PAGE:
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Students of the Salesian Polytechnic University of Ecuador part of the "Donate your Computer" campaign aimed at providing technological tools to vulnerable populations

Students of the Salesian Polytechnic University of Ecuador part of the "Donate your Computer" campaign aimed at providing technological tools to vulnerable populations


(ANS – New Rochelle) – “Salesian Missions”, the Salesian Mission Office of New Rochelle, joins humanitarian organizations from all over the world to celebrate International Literacy Day. The latter, established in 1967, intends to recall the importance of education and literacy for a more sustainable society. In 2021, the chosen theme focuses on the digital divide and wants to highlight the challenges faced around the world to ensure education during the pandemic.


The crisis caused by the pandemic has disrupted education for thousands of children, young people and adults. The United Nations estimates that 773 million people no longer have access to basic literacy skills and that 617 million children and adolescents do not reach the minimum levels of proficiency in reading and mathematics.


The Salesians focus a large part of their educational efforts on literacy and the development of fundamental skills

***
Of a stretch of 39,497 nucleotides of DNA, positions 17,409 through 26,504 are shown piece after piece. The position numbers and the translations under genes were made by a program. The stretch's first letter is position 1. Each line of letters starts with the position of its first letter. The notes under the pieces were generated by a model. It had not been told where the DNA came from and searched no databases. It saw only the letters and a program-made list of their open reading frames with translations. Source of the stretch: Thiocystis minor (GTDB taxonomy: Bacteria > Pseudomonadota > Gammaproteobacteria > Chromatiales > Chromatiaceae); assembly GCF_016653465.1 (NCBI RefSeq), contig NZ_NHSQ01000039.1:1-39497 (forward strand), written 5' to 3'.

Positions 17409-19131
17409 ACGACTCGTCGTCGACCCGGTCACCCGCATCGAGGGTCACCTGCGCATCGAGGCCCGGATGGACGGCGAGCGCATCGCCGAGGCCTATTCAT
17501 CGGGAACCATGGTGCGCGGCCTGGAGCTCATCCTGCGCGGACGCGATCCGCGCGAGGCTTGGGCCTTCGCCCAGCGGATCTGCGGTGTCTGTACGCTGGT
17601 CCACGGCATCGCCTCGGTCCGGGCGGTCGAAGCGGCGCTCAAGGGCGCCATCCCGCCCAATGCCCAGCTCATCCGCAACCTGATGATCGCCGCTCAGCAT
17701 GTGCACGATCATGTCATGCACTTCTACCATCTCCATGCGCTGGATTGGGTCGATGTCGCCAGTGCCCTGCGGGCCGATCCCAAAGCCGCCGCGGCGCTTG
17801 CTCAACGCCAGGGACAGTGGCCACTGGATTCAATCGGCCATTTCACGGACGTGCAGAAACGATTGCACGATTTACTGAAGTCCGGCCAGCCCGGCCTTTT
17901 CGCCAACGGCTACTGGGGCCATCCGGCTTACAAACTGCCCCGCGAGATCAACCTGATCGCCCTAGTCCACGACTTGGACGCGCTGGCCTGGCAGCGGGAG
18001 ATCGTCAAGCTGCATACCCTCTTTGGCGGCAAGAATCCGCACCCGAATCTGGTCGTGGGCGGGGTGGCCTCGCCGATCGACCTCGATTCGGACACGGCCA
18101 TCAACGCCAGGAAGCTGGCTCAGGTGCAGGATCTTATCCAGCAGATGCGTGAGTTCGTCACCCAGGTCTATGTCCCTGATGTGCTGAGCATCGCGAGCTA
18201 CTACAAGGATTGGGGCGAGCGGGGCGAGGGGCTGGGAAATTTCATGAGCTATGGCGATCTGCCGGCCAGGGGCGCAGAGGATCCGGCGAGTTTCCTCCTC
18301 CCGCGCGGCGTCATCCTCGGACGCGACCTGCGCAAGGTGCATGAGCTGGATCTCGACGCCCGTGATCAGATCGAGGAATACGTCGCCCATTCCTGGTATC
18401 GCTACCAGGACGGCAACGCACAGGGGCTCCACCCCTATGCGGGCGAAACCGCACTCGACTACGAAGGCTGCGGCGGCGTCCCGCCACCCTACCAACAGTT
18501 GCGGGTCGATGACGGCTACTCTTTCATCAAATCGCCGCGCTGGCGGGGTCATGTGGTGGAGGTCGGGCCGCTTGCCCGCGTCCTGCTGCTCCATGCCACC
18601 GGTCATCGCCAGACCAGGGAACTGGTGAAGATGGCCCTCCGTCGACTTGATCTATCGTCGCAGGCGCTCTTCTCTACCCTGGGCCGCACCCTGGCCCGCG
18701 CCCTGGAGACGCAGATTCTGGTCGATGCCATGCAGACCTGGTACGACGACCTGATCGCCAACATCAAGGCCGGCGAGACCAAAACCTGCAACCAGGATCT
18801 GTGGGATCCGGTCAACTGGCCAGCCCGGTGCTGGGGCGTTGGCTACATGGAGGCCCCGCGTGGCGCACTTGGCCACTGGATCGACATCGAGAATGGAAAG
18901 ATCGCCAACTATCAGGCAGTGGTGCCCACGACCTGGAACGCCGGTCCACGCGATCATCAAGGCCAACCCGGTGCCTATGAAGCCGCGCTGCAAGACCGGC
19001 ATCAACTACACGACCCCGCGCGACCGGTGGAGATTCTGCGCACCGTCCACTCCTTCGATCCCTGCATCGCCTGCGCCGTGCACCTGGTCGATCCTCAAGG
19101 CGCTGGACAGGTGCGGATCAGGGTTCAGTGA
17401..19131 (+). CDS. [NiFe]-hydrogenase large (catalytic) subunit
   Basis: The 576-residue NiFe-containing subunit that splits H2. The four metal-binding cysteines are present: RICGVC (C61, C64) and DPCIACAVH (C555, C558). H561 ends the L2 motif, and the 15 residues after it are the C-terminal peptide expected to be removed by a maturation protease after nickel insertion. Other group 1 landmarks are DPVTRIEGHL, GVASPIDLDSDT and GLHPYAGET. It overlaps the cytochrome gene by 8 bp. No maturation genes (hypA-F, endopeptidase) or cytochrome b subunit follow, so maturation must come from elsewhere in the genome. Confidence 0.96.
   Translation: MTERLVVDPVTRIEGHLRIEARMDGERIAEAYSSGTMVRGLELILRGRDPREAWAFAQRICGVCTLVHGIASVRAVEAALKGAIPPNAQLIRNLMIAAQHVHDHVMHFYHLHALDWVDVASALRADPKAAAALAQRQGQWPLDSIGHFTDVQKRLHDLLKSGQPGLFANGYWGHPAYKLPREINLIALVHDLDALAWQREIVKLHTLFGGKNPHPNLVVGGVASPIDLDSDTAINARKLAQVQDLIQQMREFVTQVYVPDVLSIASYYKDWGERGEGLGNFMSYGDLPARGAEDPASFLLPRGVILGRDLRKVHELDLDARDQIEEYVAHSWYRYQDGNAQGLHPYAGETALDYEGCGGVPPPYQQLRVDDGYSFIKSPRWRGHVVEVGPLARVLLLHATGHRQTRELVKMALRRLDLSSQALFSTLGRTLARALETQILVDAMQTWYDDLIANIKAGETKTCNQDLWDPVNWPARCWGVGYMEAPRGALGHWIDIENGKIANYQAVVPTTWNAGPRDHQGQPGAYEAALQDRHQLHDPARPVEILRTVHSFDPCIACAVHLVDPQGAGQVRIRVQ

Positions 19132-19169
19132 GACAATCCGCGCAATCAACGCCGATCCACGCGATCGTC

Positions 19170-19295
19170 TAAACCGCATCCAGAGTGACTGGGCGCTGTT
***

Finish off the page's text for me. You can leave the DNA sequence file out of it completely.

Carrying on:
– Fr Gus Baek, Head of the “Salesian Missions”


“During the pandemic, they worked to address educational challenges and are committed to ensuring that young people have access to technology to do their work remotely,” he added. For International Literacy Day, “Salesian Missions” highlighted some of its programs:


In Ecuador, in collaboration with the Salesian Polytechnic University, the Donate your Computer” campaign was launched, a project aimed at providing technological tools to vulnerable populations in 12 cities. A total of 500 technological devices were provided that allowed hundreds of students to attend virtual lessons and continue to meet their classmates digitally. The Provincial of Ecuador, Fr Francisco Sánchez, explained that this solidarity initiative has thus allowed vulnerable young people not to lag behind in their studies.


In India, the Past Pupils – the 1997 Graduation Class of the “Don Bosco” Salesian Institute of Egmore, in the India-Chennai Province (INM) – helped some students by buying computers and tablets to follow lessons online. The initiative, which allowed several girls not to abandon their studies, takes the name of “Min Siragugal” (digital wings) and is coordinated by Mr. Deepu Antony.


In Italy, about forty students from the “Santa Chiara” community of Palermo received school supplies, sanitizing gels and masks, thanks to funding from “Salesian Missions”. The beneficiaries are children and young people aged between 6 and 15, whose parents are unemployed, employed without a regular contract or detained. The initiative supported a total of 12 families.


Finally, in the Solomon Islands, the project of the “Don Bosco” Henderson Technical Institute continues in the capital Honiara, which supports the children who live near the Ranadi landfill. These minors, who experience high rates of poverty, unemployment and illiteracy, have the opportunity to attend school and improve their reading and calculation skills. There is also a course to raise awareness among parents, so that they understand the importance of giving their children adequate education and are motivated to send them to school instead of having them work in landfills.


Source: ANS – “Agenzia iNfo Salesiana”